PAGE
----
Vital Signs

St. Louis Nurse Leads Rare, Prospective Study

We tracked every single code in the hospital for three years—I had it worked out so that every head nurse on every floor would report through the administrative office and record in a logbook at the end of every shift each person who arrested. I also carried a code beeper for those three years, twenty-four hours a day, so I would be alerted to every potential cardiac arrest in the hospital.

The only unit that I had trouble with was the surgical intensive care unit, because their codes did not go through the central paging system. After a number of unsuccessful tries at tracking their codes, we ended up excluding that unit —which was probably good for the study, because then we didn’t have to deal with patients who’d been given anesthesia, with all the issues of memory compromise that involves.

So over three years we tracked a total of 273 codes. I was doing almost all the interviewing and reviewing of medical records, at the end of working a 9- or 10-hour day.

Emergency ‘code’ patients tracked = 273 persons

   From that group, cardiac arrests = 73%

   From that cardiac arrest group, revived persons = 31%

   From that revived group, persons interviewable immediately = 17%

   From that interviewed group, NDEs = 23%

Consequences Six Months Later

Some of the 29 statistically significant differences found in the cardiacarrest survivors who’d had NDE as compared to the non-NDEsurvivors:

   Increased sense of sacredness of life, inner meaning, and purpose of life

   Increased intuitiveness

   Increased understanding of others, ability to listen to others, and
   ability to express love to others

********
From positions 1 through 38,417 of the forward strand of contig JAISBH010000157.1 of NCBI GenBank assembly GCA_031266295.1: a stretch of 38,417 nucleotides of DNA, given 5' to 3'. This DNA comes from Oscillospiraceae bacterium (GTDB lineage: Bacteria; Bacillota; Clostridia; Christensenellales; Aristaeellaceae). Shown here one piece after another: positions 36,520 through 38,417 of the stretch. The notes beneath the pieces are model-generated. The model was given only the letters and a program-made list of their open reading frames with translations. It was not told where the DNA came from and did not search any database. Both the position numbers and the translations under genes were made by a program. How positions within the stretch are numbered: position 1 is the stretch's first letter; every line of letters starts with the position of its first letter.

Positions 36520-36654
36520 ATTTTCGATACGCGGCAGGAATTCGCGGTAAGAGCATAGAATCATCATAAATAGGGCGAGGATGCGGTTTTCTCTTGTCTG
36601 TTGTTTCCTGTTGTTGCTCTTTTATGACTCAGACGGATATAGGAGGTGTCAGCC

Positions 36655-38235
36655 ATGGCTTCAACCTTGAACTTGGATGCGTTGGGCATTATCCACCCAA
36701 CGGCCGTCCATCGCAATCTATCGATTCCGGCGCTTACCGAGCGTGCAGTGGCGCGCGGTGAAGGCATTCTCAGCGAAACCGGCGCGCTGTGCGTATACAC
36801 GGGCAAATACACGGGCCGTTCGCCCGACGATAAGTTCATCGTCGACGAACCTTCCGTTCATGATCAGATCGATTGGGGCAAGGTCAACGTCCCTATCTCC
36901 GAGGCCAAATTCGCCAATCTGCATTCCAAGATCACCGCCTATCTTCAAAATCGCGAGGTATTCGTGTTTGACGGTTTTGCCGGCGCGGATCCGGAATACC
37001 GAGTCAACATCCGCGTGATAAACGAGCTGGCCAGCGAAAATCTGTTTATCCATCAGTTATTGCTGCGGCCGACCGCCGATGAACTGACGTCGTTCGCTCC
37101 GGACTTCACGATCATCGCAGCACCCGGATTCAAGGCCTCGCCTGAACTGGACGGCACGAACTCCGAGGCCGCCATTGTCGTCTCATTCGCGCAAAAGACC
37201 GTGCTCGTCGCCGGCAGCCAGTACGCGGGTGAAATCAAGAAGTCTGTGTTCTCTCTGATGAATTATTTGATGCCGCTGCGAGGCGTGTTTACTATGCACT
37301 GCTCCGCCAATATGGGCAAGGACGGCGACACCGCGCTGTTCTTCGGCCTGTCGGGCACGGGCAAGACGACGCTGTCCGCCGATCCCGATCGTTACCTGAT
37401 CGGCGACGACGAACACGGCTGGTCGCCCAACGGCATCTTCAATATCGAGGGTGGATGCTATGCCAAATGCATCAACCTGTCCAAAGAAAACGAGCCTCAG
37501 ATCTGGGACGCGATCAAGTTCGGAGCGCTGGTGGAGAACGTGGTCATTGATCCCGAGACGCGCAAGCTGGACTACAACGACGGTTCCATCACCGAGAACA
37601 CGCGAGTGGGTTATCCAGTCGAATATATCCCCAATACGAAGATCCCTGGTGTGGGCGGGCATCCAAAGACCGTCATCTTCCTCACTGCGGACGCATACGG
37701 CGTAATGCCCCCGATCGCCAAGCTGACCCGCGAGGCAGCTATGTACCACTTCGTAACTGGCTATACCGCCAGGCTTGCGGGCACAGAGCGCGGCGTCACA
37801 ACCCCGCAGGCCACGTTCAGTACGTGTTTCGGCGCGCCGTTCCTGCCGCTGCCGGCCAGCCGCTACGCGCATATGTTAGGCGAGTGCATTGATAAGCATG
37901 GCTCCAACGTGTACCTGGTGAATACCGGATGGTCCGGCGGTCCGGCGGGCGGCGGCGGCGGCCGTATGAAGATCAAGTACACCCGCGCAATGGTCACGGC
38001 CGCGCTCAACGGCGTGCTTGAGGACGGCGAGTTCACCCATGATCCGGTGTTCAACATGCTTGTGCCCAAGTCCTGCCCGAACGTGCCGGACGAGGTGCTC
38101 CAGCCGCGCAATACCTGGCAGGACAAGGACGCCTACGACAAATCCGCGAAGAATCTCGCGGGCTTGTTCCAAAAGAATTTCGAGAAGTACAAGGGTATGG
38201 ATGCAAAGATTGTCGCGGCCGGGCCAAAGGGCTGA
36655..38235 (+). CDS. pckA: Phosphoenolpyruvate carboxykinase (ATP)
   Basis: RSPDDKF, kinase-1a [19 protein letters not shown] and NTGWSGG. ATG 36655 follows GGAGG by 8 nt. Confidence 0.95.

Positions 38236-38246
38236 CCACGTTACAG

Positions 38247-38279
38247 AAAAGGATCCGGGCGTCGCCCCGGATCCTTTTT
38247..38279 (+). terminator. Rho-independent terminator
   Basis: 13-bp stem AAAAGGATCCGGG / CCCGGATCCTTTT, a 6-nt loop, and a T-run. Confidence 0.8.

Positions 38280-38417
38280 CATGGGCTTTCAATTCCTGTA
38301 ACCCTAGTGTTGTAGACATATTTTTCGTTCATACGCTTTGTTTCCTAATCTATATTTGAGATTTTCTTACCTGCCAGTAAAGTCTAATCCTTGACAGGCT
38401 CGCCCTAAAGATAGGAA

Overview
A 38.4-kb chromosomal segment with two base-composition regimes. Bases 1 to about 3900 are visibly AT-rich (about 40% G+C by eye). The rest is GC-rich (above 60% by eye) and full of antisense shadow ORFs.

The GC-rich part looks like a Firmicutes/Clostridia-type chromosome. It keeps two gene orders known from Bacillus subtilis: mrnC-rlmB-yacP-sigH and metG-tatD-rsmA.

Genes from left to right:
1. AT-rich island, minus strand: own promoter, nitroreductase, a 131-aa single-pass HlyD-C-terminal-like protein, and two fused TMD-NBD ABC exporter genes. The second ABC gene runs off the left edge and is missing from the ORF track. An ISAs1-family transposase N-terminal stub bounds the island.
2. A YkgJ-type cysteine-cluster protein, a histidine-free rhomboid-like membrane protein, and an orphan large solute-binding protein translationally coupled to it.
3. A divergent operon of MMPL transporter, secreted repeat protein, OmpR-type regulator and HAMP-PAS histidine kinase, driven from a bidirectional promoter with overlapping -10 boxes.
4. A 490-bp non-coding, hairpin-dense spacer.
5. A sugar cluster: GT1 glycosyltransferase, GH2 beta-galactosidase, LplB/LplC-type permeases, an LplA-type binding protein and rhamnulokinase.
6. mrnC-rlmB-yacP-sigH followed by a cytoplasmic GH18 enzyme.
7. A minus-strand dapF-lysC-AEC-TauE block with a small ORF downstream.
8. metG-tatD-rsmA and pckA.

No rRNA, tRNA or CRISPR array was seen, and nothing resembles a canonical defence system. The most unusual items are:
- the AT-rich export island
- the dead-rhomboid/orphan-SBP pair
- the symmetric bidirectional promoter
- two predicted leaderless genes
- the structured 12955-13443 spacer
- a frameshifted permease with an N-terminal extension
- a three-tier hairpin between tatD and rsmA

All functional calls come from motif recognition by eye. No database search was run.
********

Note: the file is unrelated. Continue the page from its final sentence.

Increased feelings of self-worth

   Increased tendency to pray

   Increased belief in life after death

   Increased concern with political matters and social justice


VS: Did you think of persuading another nurse to help you with it?
JS: Well, actually, I didn’t. I kind of took it on myself, and felt that once I’d gotten the support of every head nurse and unit to help me track all the codes, that was about as much as I could ask for.

I did consider other types of patients as potential research subjects— those who were hypotensive [very low blood pressure], and those who had respiratory arrest—because they too could very well have had near-death experiences. But in order to make the study as scientifically rigorous as possible, I had to confine it and look only at the near-death experiences of people who had true cardiac arrest. I didn’t have the time nor the manpower to include the others.

Additionally, lots of people started sending me their neardeath experiences when they heard about the project through the media. Many local TV channels had called me for an interview, and several stations then sent their tapes to the national networks.

That’s when I got a little sidetracked dealing with the retrospective* group of individuals. I went back to the Human Studies Committee and asked if I could send this retrospective group the same follow-up form that I had sent to the prospective patients. They approved it. Some of those people had experiences dating back into the 1930s, yet they were still able to


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